They say time flies when you are having fun, but geez, we can't believe how quickly these summer days have zoomed past. It's really hard to believe that it's already September and both of our summer programs have finished. The youth garden will be a much quieter place now that we won't have 25 children and a dozen DC families weeding, singing, harvesting, sharing, and getting dirty almost every day of the week.
However, we are still available for school groups visits throughout the fall. For more info, go to our website and read about our SPROUT (Science Program Reaching Out) program (http://www.washingtonyouthgarden.org/index.php?option=com_content&task=view&id=15&Itemid=44).
The last week of both of our summer programs focused around one of our favorite things to do and the best rewards intrinsic to gardening: eating! Below are some pictures of youth garden style cooking (fresh, colorful, full of garlic) and some other pictures from our last couple weeks of the Seed to Supper program.
Jonathan, our summer youth intern brought to us thanks to the Kaiser Permanente Foundation, helps a camper season with fresh herbs from the garden. Lucky for us that Jonathan was not only a great worker out in the garden, but is also enrolled in a culinary training program at his high school in Bladensburg, MD. Just look at how professional he looks in his chef jacket!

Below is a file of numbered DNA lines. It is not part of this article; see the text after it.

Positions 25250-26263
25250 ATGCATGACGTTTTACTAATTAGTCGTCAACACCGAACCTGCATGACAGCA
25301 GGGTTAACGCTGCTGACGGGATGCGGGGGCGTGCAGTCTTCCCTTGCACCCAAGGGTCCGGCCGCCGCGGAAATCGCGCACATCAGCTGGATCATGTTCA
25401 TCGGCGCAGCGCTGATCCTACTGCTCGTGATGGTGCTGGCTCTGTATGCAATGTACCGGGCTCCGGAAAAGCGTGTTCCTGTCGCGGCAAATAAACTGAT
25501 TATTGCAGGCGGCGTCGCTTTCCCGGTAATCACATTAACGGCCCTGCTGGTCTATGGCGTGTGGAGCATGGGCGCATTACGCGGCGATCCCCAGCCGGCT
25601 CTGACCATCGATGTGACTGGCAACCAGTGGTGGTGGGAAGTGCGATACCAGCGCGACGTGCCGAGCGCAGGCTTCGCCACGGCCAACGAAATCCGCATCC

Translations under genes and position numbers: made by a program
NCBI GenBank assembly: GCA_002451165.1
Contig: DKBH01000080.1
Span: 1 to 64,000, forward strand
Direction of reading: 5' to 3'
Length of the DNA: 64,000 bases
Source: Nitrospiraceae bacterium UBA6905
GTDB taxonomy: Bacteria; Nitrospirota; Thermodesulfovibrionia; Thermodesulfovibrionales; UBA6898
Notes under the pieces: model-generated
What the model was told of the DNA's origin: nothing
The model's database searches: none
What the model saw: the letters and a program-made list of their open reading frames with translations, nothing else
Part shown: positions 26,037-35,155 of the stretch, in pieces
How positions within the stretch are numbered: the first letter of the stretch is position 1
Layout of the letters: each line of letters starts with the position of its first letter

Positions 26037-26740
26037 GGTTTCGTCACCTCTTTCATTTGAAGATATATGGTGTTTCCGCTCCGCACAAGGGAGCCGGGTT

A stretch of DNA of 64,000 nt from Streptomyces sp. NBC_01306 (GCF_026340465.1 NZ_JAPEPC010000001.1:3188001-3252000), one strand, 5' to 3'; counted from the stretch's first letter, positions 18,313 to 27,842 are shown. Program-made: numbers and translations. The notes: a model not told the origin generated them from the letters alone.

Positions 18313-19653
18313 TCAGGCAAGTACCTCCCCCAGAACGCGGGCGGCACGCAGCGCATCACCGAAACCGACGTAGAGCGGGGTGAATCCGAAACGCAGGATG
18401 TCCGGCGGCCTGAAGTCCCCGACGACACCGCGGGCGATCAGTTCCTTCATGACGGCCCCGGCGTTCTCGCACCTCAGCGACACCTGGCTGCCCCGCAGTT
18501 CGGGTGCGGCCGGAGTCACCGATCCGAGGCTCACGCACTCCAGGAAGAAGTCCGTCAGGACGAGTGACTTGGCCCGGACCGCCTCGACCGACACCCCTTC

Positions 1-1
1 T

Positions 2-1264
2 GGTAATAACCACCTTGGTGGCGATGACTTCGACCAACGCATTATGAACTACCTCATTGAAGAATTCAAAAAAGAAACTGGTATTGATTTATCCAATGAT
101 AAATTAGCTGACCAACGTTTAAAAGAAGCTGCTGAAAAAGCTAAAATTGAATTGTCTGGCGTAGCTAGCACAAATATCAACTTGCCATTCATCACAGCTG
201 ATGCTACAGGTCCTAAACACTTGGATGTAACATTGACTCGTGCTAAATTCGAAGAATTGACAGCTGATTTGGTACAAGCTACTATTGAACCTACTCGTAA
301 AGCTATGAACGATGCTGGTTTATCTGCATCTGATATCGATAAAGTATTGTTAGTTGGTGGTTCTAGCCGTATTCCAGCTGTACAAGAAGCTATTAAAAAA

The run and scream: a game introduced to us by education intern Lindsay Sumner. It's literally just that: run and scream until your breath runs out. We enjoy the simple things here at the youth garden.
Besides running and screaming, we all really enjoyed singing together this summer. Michael Jackson songs were quite popular, but we also had a context-appropriate song about gardening that we sang every morning. The song of choice is "Garden Song" by Pete Seeger (inch by inch, row by row, gonna make this garden grow, all we need is a rake and a hoe and a piece of fertile ground...). One of our dedicated volunteers, Becca, taught us all sign language to go along with the song as well. Our summer interns were also musically talented, so we brought out the guitar every morning too. Now if I could only get that song out of my head...
We are often blessed with the presence of Damali, Program Director Kaifa Anderson-Hall's daughter. Damali isn't the biggest fan of soil or bugs, but we're working on her.
Garden Coordinator Chris Turse gets in on the cooking. Chris sure does love his veggies.